Letters

LETTERS

October 29, 2005

Like Billick, Ravens are unable to adapt

Brian Billick has succeeded in molding the Ravens into a mirror image of himself.

Stubborn and arrogant, with insistence on sticking to a formula that won a Super Bowl five years ago, courtesy of Marvin Lewis' record-setting defense, failing to develop a quarterback or any semblance of a cohesive offense during his seven-season tenure, the coach and his team have become "empty suits."

In fact, if it weren't for the much-maligned and inept Minnesota Vikings, the Ravens would be the laughingstocks of the NFL!

The new owner seems committed to his coach, which unfortunately for us fans, translates into suffering through more of what can only be described as boring, mediocre and, now, losing football.

Jerrold L. Brotman

Timonium

J. Lewis' selfishness should be punished

Relative to John Eisenberg's column yesterday ["Big man warrants no flag for venting over tight spot"] - are you kidding me?

Ravens running back Jamal Lewis is done. His little tippy toes into the line are an embarrassment. No wonder the line won't block for him. What would be the sense? The linemen might get hurt.

I have been involved with athletics for 54 years in one way or another, and I can't remember another instance of a player actually verbalizing his own selfishness.

How do you think his attitude affects the rest of the team? Since he can't be kicked off the team, bench him for the rest of the season.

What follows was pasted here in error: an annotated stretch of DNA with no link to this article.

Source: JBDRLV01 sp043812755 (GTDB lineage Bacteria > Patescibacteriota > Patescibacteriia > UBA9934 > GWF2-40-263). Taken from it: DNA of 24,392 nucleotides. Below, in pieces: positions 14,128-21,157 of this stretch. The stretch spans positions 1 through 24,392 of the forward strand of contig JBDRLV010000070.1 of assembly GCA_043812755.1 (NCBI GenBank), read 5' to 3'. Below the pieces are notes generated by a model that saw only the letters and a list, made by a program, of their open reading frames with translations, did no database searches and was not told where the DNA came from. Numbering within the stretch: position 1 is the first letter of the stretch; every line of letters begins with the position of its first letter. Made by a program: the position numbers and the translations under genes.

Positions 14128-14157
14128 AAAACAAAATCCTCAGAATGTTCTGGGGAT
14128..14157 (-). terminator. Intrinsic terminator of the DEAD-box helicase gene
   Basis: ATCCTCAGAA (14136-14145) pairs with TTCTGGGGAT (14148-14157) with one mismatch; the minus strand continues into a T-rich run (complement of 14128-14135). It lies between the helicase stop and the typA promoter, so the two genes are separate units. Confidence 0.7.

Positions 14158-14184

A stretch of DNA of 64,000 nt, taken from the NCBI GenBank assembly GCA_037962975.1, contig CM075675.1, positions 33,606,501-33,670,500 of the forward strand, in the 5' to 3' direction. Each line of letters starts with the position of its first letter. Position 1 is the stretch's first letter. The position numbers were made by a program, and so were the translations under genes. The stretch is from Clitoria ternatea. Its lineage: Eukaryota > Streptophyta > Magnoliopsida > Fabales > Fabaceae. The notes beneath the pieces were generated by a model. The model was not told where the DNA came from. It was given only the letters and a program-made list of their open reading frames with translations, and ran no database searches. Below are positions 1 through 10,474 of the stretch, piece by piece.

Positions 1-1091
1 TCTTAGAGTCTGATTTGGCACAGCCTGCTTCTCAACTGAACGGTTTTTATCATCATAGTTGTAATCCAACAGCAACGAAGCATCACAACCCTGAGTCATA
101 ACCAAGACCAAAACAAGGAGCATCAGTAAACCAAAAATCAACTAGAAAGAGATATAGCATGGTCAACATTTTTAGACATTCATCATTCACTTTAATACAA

Jamal has no special ability anymore. Put a fork in him - he's done.

Dennis Sirman

Long Neck, Del.

NHL summaries belong in the paper

I was stunned and disappointed to find out that The Sun is no longer running NHL summaries other than those from Washington Capitals games.

I understand that since the newspaper became the property of an out-of-town media power that the general space and coverage was cut to squeeze out more profits for the owners.

I also understand that the average Baltimorean doesn't care about hockey, but there are enough Northern transplants in the area to warrant the summaries.

The NHL plays to 90-plus percent capacity in 18,000-seat buildings with ticket prices anywhere from $40 to more than $100 a game. Sorry, that's not a minor sport. It makes The Sun look bad as an alleged major newspaper.

Andy Hawk

Frederick

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